Chair of Logistics and Quantitative Methods

A Volume Allocation Model for DMPA Procurement


Project Report Released

(julien_harneis / / CC BY-SA 2.0)

The Chair of Logistics and Quantitative Methods released the report of a research project concerning the volume allocation in the market of Depot medroxyprogesterone acetate (DMPA).

The researchers developed a simulation model to assess how the large procurers of DMPA – USAID and UNFPA – should split volume among an incumbent supplier and a potential new entrant. The model captures the most important trade-off between competition among suppliers and supply risks, which are induced by uncertain supplier lead times and potential supplier defaults. Publicly available data was used to carry out extensive analyses and to explore a variety of particular research questions.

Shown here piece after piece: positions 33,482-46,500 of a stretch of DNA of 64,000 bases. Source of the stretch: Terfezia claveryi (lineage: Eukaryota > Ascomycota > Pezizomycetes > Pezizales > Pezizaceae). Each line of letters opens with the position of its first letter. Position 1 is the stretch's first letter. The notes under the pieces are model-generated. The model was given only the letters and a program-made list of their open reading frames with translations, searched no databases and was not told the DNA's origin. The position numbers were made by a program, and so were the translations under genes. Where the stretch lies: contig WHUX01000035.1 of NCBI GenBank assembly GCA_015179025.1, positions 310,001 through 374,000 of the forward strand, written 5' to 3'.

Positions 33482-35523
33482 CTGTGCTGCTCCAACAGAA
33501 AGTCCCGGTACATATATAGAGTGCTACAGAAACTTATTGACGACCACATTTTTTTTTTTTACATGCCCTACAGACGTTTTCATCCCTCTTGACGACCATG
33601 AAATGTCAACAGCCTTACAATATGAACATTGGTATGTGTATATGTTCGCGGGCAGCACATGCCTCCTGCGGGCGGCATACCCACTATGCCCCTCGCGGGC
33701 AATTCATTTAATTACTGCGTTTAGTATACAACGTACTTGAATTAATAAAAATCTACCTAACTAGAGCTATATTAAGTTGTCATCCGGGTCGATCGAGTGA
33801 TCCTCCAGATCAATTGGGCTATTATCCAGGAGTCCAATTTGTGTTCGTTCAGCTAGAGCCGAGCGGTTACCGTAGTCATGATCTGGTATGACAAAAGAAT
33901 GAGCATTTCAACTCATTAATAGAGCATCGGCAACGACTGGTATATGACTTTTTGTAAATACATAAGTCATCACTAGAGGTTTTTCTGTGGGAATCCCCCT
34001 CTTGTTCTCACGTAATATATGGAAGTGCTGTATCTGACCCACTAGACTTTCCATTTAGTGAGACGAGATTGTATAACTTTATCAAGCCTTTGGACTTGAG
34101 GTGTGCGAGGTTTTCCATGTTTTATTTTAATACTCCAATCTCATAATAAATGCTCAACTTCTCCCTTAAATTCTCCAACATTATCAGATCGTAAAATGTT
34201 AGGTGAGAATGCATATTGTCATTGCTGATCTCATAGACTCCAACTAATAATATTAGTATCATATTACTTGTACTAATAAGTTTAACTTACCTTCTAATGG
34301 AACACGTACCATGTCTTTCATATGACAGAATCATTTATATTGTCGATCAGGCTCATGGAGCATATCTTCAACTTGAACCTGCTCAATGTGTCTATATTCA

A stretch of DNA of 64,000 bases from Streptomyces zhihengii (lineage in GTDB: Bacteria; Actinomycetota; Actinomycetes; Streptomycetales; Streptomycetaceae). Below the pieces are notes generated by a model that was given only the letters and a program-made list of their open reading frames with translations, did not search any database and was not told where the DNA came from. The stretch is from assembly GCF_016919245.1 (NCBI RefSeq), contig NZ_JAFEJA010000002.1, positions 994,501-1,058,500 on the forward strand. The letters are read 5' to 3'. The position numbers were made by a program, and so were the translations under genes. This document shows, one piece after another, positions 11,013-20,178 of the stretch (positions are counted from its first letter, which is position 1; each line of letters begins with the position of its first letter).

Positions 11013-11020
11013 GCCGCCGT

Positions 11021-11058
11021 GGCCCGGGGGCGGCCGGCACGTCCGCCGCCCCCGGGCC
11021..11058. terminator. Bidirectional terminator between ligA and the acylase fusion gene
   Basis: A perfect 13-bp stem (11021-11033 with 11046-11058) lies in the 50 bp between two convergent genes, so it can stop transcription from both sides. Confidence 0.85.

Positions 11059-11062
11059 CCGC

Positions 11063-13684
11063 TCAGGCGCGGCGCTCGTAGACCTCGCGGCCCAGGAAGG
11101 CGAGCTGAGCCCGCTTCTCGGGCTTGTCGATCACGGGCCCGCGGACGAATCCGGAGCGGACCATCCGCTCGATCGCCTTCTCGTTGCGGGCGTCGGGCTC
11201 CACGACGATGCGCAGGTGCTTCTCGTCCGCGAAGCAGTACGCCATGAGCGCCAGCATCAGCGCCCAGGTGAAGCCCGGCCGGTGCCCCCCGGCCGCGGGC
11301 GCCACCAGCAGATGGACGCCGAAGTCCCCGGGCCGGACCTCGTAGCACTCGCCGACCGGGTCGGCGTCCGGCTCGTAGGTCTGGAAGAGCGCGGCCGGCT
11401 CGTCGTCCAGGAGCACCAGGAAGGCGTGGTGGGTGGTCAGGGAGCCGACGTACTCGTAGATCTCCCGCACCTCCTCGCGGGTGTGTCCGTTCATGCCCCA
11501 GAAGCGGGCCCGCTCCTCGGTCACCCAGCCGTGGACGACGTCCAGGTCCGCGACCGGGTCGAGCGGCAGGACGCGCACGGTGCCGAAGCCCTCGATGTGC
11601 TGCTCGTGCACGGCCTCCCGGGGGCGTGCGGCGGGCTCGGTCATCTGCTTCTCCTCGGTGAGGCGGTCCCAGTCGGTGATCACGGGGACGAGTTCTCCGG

“Our simulation model provides decision makers with directional insights into how they should split their procurement volume; moreover, it allows to verify how a variety of parameters, such as supplier capacities, lead times, and prices drive the optimal split”, says Dr. Alexander Rothkopf. Hence, it fosters the understanding of a very complicated decision making problem and provides hard facts supporting a more informed decision.

For example, the results show how strongly a buyer can participate in a diversification effect if he contracts more than one supplier. This diversification lowers his exposure to risks if the split is chosen correctly. Thus, a new entrant not only provides value in terms of competitive pressure or higher capacity; he can also lower exposure to operational risks. “Our simulation model puts verifiable numbers to these effects”, says Dr. Rothkopf. The research was initiated in 2014 and partly funded by the William Davidson Institute (WDI) of the University of Michigan in Ann Arbor. Prashant Yadav and his colleague Leslie Arney of WDI collaborated closely with the team at the University of Würzburg.